Senior Citizens Rarely Talk To Healthcare Doctors About Their Alcohol Intake

Nikki Attkisson | Last Updated : August 2, 2021

“Elderly people are now at elevated danger for both the dangers of marijuana use, particularly for those with established chronic illness and who take prescription medicine,” said principal analyst Pia Mauro. That helps make “debates about booze with suppliers especially significant in this demographic,” she said. Mauro is also an epidemiologic associate dean at Columbia University.

Mauro’s team examined data from a Survey on Addiction and Substance Abuse from 2014 – 2018 on more than 9,700 U.S. individuals aged 66 and over (55% females, 48% males) who claimed alcoholic use as well as health history visit for just about any occasion.

Senior Citizens Rarely Talk To Healthcare Doctors About Their Alcohol Intake

Overall, 54% of people did not tell anyone about their alcohol consumption (49 percent of men, 58 percent of women). Many males than females were asked regarding alcohol issues (11% versus 8% ), we’re encouraged to dramatically cut on consumption (7% versus 3%) or were supplied literature regarding alcohol therapy in those who actually discussed alcohol usage with health provider (2 percent versus 0.7 percent ).

Senior Citizens Rarely Talk To Healthcare Doctors About Their Alcohol Intake

As per an expert, the medical report of such seniors shows a different health stand than what they explain and hence it becomes necessary for the doctor to specifically ask about consumption of alcohol and its amount as well as frequency. Many of them try to hide the facts that lead to a different conclusion by the experts and can also trouble the senior if it gives a different and wrong picture to the doctor. 

The data revealed that men had a greater rate of previous alcohol abuse (22 percent against 14 percent) and prior effect on (4 percent vs 2percent) than females.

The elderly individuals in the investigation had a significant incidence of chronic diseases: 75 percent had at least one, 42 percent had hypertension, 30 percent had cardiovascular diseases, 20 percent had a tumor, and 19 percent had diabetes. As shown in the research reported online on June 15 in the magazine Alcohol addiction: Psych & Innovative Research, upwards of 40% of people had a number of chronic illnesses.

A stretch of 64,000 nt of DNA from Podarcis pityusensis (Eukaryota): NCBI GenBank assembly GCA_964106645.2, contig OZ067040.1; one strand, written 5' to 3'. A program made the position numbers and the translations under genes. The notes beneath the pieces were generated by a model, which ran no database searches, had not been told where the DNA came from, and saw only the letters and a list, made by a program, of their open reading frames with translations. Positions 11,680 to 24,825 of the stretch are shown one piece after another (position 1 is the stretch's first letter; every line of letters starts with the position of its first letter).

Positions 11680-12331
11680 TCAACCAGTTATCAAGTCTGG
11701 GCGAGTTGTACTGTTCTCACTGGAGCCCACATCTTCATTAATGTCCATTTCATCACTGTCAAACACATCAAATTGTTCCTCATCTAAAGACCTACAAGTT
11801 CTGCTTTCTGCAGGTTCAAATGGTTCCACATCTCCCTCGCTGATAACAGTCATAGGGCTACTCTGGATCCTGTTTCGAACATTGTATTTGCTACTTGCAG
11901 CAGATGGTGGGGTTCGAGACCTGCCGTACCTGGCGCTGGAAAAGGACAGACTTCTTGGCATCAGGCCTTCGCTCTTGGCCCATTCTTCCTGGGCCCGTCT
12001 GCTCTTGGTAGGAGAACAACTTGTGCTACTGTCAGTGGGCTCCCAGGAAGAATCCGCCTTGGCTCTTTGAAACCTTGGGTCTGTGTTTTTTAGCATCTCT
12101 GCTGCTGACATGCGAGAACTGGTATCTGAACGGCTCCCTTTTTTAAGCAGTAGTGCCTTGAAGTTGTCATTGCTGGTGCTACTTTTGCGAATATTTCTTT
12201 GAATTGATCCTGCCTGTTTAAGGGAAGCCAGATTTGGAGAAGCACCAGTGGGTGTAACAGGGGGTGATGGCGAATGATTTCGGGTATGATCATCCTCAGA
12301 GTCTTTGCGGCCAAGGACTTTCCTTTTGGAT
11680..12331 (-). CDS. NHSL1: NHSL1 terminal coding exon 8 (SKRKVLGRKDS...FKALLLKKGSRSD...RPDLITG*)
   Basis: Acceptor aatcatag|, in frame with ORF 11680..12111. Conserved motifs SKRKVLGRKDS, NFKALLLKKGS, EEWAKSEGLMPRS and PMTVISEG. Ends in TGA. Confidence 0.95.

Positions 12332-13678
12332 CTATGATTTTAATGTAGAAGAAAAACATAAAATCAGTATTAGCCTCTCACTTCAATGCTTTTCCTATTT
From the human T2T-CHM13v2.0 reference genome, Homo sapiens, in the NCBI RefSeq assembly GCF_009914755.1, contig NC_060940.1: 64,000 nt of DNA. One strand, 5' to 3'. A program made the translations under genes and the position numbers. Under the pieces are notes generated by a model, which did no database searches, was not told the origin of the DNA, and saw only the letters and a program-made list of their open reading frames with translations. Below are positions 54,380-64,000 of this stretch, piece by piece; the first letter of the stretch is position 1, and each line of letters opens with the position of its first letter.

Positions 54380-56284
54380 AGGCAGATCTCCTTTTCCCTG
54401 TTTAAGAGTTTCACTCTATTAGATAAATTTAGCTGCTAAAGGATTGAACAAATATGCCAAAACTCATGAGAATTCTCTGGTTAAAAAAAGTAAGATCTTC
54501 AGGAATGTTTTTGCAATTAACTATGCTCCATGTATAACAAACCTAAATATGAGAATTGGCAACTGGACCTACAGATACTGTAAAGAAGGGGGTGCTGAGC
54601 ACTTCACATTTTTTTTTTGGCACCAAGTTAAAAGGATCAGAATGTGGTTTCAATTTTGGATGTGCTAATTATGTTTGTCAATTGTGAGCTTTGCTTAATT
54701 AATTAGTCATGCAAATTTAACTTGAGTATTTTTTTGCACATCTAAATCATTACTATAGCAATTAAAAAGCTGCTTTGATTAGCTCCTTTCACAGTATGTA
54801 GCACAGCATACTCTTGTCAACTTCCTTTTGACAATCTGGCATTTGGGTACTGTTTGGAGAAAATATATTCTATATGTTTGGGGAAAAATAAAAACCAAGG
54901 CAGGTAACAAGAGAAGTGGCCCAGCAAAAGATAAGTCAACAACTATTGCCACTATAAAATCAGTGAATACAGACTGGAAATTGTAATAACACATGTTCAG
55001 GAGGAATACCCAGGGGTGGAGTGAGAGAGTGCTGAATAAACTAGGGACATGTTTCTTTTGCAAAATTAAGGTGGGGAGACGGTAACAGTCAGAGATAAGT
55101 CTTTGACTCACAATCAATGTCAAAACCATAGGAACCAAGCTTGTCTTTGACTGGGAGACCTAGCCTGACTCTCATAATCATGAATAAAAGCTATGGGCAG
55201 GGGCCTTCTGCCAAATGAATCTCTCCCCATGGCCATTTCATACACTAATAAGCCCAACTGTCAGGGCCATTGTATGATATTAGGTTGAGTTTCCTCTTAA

“It is vital that older persons recognize that aging itself could lead to high susceptibility to drinking and that some chronic conditions can be aggravated by alcohol usage,” study principal investigator Benjamin Kang said. Han is an associate lecturer at the Department of Californian, San Diego, in the field of octogenarians, neurology, and hospice care.

According to a Columbia press release, “harmful alcohol consumption has increased to an alarming level amongst the older Americans,” making it critical for national healthcare clinicians to address alcohol using of elderly patients, particularly those who have chronic conditions. “Trying to normalize non – judgmental discussions booze use with doctors is a critical step toward reducing prejudice and avoiding potentially hazardous health outcomes,” she said.

Gender discrimination, according to Mauro, “demands specific measures to promote alcohol use talks amongst older persons and their caregivers.”

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In reality, sadness and alcohol abuse are frequently linked in older persons. A team of researchers of Atlanta discovered that elderly having numerous chronic health problems plus depressed mood were approximately 5 times more likely than those with MCCs but no melancholy to have problematic drinking. At first, a drink appears to provide comfort from stressful conditions, but this unable or method carries its own set of major health hazards, as well as the ability to effectively cope with challenging feelings and any autoimmune thyroid difficulties.

Hence, it is suggested that if any old people have a drinking issue they are requested to put the same in front of their doctors so that they can assist them much better.

Nikki Attkisson

With over 15 years as a practicing journalist, Nikki Attkisson found herself at Powdersville Post now after working at several other publications. She is an award-winning journalist with an entrepreneurial spirit and worked as a journalist covering technology, innovation, environmental issues, politics, health etc. Nikki Attkisson has also worked on product development, content strategy, and editorial management for numerous media companies. She began her career at local news stations and worked as a reporter in national newspapers.

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